A.I. Surprisingly Loses to Gamers at … Quantum Mechanics?
Video games are the key to our salvation from the machines.
AI has come a long way in recent years, but it’s still pretty pretty far away from any Terminator scenarios, no matter how many prominent scientific minds are concerned about those eventual implications. We may have even lost to the machines at the ancient, complicated game of Go, but it turns out humans have an unlikely knack for quantum mechanics.
Complicated physics isn’t exactly where I’d expect humans to outdo machines, but that’s exactly what happened in some recent testing by researchers at Denmark’s Aarhus University. Of course, to get humans to excel, they first had to turn their research into a game. Kids these days and their video games. Anyway, the researchers were trying to discern the best way to move around an arrangement of atoms to transmit information without disrupting the system and losing it (key for, say, quantum computing) by using “optical tweezers”—a form of light.
However, there’s an optimal speed to push the atoms around—too slow or too fast won’t do—and that’s something they’re still working to refine. So, they made a game (actually available for mobile download on Android and iOS or on desktop) called Quantum Moves, where the player has to move liquid along a flexible line and get as much as possible to form a pool at a desired location. It sounds simple, but the gameplay is a close enough simulation to the actual use of the optical tweezers that players’ tactics could be used to guide the researchers’ optimization software for the actual quantum mechanical problem.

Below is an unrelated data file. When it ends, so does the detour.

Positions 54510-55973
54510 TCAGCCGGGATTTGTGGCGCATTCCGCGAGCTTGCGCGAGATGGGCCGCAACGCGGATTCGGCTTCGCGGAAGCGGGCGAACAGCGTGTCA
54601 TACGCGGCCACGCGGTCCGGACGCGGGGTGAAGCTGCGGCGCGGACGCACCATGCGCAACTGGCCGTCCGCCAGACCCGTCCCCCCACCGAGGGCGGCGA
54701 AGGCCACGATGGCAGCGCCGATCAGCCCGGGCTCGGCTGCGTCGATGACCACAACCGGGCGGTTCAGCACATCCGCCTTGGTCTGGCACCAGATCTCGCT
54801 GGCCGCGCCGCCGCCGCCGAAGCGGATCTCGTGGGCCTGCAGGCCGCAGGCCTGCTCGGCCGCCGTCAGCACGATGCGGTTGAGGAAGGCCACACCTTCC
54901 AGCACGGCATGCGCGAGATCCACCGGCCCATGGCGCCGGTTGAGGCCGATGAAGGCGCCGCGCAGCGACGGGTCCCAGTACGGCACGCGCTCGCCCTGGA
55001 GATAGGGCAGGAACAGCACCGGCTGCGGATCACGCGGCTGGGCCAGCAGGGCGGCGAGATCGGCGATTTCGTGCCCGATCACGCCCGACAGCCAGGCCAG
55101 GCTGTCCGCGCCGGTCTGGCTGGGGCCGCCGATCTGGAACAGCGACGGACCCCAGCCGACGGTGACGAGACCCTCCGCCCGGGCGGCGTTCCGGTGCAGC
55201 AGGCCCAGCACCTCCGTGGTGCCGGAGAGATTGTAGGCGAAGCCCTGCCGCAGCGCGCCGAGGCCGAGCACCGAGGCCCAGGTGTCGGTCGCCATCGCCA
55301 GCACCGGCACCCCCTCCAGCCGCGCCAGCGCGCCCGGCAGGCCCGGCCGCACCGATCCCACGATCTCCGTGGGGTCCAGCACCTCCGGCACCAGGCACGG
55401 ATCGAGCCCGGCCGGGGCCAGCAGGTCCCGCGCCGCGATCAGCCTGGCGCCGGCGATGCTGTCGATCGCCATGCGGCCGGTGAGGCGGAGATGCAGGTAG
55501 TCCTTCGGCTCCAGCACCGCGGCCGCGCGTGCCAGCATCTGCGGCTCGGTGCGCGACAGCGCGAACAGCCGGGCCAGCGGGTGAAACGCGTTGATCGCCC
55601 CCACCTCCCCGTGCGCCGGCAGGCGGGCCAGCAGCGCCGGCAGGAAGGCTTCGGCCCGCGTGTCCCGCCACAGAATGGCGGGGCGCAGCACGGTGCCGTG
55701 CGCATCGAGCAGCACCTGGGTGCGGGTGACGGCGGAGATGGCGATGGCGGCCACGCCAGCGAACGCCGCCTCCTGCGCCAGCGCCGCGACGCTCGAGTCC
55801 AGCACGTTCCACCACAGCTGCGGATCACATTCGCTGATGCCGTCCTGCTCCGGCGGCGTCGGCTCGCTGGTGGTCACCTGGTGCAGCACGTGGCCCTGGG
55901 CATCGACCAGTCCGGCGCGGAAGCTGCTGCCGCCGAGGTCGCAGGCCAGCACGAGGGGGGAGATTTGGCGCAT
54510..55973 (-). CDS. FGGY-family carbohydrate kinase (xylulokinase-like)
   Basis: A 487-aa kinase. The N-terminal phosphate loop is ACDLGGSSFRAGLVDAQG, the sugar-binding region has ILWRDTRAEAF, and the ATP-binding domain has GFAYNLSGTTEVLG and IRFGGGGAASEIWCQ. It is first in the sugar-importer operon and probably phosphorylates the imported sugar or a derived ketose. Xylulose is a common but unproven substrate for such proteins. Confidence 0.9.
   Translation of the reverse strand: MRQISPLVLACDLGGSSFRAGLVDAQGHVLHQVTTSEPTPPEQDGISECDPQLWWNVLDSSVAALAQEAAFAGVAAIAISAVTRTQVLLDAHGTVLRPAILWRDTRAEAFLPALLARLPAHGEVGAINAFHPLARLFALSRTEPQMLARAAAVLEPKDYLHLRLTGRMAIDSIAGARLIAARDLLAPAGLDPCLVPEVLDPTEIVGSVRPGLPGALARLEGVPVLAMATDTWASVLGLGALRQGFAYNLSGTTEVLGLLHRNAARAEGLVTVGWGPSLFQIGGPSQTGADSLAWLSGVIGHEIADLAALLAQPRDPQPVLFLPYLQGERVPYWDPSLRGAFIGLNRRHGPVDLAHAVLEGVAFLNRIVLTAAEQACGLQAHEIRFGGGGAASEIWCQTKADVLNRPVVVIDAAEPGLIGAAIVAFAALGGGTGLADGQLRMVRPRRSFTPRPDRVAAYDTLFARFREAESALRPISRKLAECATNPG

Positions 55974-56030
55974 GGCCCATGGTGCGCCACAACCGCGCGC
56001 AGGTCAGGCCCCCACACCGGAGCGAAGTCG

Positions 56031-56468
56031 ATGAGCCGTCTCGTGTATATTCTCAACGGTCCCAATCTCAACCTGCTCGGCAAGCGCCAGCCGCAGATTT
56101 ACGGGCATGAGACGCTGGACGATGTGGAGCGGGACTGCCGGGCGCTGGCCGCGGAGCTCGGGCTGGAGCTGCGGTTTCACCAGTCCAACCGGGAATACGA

As they explain on the game’s site, “Our engines take this information and translate it to the way a laser beam is used to pick up and move around an atom in the lab. Different challenges in Quantum Moves correspond to different operations on the qubit strings. Once we have a whole toolbox of operations, we are ready to turn on the 300-qubit quantum computer and start addressing the hugely important and impactful task of working on problems that have been ‘impossible’ to solve for the best present-day supercomputers.”
With gamers’ data included, the process of prodding the atoms around got about 30% faster over previous AI-based solutions without any negative side effects. You can read about their work in Nature and expect more science games on the way with the success of Quantum Moves. Way to go, humanity. Truly, there is nothing we cannot accomplish as long as someone can make a video game out of it. Now to relax and spend the rest of the evening “advancing science.”
(via ArsTechnica, image via Quantum Moves)
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